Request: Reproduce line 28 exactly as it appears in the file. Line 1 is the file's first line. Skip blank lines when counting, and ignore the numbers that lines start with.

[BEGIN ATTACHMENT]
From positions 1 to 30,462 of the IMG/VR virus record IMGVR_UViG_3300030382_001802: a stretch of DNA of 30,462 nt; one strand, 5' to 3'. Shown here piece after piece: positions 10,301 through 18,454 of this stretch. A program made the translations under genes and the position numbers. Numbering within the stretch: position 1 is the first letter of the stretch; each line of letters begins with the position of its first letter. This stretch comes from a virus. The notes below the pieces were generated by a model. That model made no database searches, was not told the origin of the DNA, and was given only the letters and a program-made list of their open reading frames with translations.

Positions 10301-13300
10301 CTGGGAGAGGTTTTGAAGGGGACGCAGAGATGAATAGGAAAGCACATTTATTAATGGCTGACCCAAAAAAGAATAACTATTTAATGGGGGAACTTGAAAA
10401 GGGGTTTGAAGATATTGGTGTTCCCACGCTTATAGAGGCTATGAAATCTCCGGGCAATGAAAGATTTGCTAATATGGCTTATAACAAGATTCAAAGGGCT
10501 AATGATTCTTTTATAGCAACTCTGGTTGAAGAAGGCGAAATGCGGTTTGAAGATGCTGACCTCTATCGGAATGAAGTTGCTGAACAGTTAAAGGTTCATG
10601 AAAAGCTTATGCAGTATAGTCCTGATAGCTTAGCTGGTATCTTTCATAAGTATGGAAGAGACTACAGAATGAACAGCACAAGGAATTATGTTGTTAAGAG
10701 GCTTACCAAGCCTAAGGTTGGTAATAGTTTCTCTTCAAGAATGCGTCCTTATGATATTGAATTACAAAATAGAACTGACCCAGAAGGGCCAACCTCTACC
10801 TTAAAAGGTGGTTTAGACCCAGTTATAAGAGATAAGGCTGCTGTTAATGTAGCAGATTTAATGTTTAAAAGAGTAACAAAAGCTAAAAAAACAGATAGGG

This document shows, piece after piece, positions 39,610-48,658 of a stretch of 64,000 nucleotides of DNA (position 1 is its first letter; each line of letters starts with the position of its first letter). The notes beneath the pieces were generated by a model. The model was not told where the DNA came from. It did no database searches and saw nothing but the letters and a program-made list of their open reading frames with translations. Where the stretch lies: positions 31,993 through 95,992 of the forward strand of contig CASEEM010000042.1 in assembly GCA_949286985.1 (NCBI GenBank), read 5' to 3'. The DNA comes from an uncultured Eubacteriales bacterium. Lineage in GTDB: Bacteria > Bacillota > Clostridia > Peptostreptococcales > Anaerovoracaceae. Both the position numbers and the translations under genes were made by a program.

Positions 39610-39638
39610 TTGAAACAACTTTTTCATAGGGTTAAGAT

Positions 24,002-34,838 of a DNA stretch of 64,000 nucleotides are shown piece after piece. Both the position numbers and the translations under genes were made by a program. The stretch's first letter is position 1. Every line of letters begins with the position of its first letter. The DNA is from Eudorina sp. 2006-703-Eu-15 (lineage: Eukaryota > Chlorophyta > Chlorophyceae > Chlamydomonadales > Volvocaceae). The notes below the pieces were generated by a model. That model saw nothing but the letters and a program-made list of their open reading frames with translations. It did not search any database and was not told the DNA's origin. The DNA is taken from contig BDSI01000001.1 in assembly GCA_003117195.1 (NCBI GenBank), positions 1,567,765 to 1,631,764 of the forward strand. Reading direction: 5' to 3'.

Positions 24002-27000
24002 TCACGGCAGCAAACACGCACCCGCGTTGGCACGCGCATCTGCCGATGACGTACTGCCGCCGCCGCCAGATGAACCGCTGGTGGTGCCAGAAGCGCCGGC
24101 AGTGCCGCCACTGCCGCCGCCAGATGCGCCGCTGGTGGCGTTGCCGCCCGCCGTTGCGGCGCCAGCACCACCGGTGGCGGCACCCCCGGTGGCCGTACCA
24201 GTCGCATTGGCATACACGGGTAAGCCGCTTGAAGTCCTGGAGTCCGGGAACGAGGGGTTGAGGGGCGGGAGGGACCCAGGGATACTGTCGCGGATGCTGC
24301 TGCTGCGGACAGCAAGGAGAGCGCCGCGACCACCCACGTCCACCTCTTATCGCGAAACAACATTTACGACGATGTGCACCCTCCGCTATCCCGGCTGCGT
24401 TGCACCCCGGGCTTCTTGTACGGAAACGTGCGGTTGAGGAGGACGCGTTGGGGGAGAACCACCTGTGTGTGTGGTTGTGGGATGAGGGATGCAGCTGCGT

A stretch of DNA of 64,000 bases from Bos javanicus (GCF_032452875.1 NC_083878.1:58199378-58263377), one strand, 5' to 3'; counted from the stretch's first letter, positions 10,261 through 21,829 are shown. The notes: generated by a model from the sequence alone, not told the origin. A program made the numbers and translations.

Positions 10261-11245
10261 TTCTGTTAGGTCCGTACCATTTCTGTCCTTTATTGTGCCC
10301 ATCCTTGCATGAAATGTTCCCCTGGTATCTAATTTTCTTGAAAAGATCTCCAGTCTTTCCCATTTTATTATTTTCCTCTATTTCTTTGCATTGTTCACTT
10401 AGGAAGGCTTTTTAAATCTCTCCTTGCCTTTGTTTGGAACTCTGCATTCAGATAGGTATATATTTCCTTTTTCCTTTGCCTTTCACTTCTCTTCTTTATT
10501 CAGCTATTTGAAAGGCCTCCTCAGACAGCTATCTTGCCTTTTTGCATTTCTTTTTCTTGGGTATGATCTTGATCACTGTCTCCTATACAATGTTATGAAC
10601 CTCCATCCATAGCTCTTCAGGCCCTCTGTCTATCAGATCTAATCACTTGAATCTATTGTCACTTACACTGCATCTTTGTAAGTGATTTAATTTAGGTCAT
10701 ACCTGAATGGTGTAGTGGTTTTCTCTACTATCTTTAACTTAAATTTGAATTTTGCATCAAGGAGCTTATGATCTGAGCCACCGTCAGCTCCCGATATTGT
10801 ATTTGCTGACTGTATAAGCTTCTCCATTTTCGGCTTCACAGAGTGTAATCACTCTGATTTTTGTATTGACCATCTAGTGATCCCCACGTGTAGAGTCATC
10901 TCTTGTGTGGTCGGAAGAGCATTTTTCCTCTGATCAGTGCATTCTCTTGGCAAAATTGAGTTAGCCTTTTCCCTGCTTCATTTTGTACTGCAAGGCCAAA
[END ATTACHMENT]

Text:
10901 TCTTGTGTGGTCGGAAGAGCATTTTTCCTCTGATCAGTGCATTCTCTTGGCAAAATTGAGTTAGCCTTTTCCCTGCTTCATTTTGTACTGCAAGGCCAAA